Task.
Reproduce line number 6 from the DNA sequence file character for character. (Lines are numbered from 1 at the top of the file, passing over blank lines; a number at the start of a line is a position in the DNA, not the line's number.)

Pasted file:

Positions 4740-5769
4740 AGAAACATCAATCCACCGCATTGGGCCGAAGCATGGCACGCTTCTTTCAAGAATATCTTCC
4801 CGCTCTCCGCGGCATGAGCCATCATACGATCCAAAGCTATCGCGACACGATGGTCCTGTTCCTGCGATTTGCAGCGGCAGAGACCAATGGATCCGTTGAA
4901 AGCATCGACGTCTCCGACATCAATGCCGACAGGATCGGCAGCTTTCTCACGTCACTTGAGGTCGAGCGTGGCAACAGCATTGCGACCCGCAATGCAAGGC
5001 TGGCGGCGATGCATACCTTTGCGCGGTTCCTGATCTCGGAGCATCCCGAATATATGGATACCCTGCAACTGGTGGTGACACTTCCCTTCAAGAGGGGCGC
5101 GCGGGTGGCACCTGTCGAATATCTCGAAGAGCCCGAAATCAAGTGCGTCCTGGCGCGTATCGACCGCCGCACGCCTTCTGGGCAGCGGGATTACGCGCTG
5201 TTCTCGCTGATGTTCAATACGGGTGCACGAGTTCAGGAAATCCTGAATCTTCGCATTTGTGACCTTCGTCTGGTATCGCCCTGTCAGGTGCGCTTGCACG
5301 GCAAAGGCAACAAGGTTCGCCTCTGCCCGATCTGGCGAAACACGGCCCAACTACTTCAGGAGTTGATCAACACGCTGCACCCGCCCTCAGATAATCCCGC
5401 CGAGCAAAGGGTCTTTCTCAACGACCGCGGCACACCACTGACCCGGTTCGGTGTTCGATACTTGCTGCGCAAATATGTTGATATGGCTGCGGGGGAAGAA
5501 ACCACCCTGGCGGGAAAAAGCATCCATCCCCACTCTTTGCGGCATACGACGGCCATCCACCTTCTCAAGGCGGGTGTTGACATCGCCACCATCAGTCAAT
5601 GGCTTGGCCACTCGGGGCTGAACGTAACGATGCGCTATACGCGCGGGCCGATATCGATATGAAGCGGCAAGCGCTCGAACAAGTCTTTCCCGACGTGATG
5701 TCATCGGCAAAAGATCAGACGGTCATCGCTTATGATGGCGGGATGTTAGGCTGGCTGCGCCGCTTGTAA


5101 GCGGGTGGCACCTGTCGAATATCTCGAAGAGCCCGAAATCAAGTGCGTCCTGGCGCGTATCGACCGCCGCACGCCTTCTGGGCAGCGGGATTACGCGCTG